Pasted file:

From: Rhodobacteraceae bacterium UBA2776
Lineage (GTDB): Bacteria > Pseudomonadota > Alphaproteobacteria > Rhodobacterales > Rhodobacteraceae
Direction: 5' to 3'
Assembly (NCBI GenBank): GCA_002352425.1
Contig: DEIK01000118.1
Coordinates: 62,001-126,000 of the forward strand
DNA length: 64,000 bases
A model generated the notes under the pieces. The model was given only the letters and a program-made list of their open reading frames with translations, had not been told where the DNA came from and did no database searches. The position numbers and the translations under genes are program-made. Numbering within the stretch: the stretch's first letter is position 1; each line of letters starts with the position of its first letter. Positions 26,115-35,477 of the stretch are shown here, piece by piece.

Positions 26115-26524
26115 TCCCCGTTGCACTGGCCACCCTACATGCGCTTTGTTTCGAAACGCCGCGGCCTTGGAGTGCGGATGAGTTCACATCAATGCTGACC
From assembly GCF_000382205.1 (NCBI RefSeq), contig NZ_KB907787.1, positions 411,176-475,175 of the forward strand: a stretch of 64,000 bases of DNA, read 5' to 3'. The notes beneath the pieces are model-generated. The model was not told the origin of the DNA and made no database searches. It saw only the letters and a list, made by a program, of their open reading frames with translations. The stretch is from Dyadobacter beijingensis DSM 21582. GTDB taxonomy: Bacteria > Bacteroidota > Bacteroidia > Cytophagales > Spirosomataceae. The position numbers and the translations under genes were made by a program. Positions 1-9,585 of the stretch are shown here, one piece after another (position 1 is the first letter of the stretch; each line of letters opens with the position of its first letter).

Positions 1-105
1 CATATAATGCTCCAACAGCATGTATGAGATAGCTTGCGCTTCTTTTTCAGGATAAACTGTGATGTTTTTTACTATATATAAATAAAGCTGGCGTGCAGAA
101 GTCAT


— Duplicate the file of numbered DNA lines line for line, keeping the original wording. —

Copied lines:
From: Rhodobacteraceae bacterium UBA2776
Lineage (GTDB): Bacteria > Pseudomonadota > Alphaproteobacteria > Rhodobacterales > Rhodobacteraceae
Direction: 5' to 3'
Assembly (NCBI GenBank): GCA_002352425.1
Contig: DEIK01000118.1
Coordinates: 62,001-126,000 of the forward strand
DNA length: 64,000 bases
A model generated the notes under the pieces. The model was given only the letters and a program-made list of their open reading frames with translations, had not been told where the DNA came from and did no database searches. The position numbers and the translations under genes are program-made. Numbering within the stretch: the stretch's first letter is position 1; each line of letters starts with the position of its first letter. Positions 26,115-35,477 of the stretch are shown here, piece by piece.

Positions 26115-26524
26115 TCCCCGTTGCACTGGCCACCCTACATGCGCTTTGTTTCGAAACGCCGCGGCCTTGGAGTGCGGATGAGTTCACATCAATGCTGACC
From assembly GCF_000382205.1 (NCBI RefSeq), contig NZ_KB907787.1, positions 411,176-475,175 of the forward strand: a stretch of 64,000 bases of DNA, read 5' to 3'. The notes beneath the pieces are model-generated. The model was not told the origin of the DNA and made no database searches. It saw only the letters and a list, made by a program, of their open reading frames with translations. The stretch is from Dyadobacter beijingensis DSM 21582. GTDB taxonomy: Bacteria > Bacteroidota > Bacteroidia > Cytophagales > Spirosomataceae. The position numbers and the translations under genes were made by a program. Positions 1-9,585 of the stretch are shown here, one piece after another (position 1 is the first letter of the stretch; each line of letters opens with the position of its first letter).

Positions 1-105
1 CATATAATGCTCCAACAGCATGTATGAGATAGCTTGCGCTTCTTTTTCAGGATAAACTGTGATGTTTTTTACTATATATAAATAAAGCTGGCGTGCAGAA
101 GTCAT